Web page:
• An Improved Algorithm for Crossdating Tree-Ring Series

    Munro, Martin A. R.; Palaeoecology Centre, The Queen's University of Belfast, Belfast, Northern Ireland (Tree-Ring Society, 1984)
    The CROS algorithm for crossdating tree-ring series has proved useful. Because it uses Student's t to test correlations which are not independent between autocorrelated tree-ring series, it does not give a good measure of the relative significance of high correlations. It can be improved by transforming the correlation coefficients to normally distributed values, and giving a conservative estimate of the significance of the highest of these by a revised t, derived from its studentized deviation from the mean value. The improved algorithm should help any dendrochronologist who routinely dates oak timbers.
  • Response Functions Revisited

    Blasing, T. J.; Solomon, A. M.; Duvick, D. N.; Environmental Sciences Division, Oak Ridge National Laboratory, Oak Ridge, Tennessee 57851 (Tree-Ring Society, 1984)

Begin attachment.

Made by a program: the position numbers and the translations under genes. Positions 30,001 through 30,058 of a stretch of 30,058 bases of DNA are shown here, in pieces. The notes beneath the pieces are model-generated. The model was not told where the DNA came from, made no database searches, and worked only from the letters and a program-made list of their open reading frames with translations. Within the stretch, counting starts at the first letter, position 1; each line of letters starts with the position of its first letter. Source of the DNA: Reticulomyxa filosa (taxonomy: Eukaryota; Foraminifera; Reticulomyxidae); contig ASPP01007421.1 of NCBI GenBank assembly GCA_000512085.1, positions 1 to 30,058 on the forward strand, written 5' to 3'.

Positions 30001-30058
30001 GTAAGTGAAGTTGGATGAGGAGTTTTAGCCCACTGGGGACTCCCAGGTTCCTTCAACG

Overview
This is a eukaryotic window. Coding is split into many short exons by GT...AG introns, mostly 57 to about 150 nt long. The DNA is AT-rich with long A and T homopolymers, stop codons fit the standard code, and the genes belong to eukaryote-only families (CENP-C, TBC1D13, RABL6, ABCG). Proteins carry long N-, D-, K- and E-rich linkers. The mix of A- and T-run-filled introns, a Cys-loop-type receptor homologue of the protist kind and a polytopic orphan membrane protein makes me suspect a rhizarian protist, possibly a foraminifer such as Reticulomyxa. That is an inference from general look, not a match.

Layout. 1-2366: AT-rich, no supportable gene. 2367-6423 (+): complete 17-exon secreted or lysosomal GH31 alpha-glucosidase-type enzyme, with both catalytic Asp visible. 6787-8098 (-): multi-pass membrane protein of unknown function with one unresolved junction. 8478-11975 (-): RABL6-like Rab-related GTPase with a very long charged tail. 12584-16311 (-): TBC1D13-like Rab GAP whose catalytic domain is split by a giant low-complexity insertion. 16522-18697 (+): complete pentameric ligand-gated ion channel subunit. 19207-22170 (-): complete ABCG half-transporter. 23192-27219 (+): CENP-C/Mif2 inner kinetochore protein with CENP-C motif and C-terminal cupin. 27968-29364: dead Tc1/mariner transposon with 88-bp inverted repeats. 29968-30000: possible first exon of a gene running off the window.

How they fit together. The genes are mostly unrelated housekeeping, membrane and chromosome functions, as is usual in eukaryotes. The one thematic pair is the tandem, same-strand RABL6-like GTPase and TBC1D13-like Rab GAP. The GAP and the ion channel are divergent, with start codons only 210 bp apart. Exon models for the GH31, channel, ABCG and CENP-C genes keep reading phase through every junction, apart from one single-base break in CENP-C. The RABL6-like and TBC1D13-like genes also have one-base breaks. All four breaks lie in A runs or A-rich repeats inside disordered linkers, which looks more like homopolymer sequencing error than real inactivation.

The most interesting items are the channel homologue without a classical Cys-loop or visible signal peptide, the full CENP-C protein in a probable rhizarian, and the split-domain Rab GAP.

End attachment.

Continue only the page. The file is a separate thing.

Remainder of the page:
The use of orthogonalized climatic variables in regression to specify treegrowth/climate relationships, commonly known as response function analysis, involves several a priori decisions and a posteriori interpretations, any of which maybe open to question. Decisions about the number of climatic variables to include, confidence limits, number of eigenvectors to allow as candidate predictors in regression, etc., can affect the response function in unpredictable ways and lead to possible errors in interpretation. To demonstrate the nature of these effects, we compared response functions for particular chronologies with the correlation function, which is simply the series of correlation coefficients between a tree-ring chronology and each of several sequential monthly climatic variables. The results indicate that response functions including high-order eigenvectors should be interpreted cautiously, and we recommend using the correlation function as an interpretive guide. Prior tree-growth variables in regression can mask climatic effects, and the correlation function can also be useful in detecting this masking. Statistical significance is more often attained in response functions than in correlation functions, possibly due to differences in the statistical testing procedures, to the statistical efficiency of eigenvectors in spending degrees of freedom, or to the filtering effects on the climatic data that result from eliminating high-order eigenvectors (noise) from the response function. These filtering effects plus the orthogonalization make response function analysis an efficient method for specifying tree-growth/climate relationships. The examples and guidelines presented here should enhance the usefulness of the method.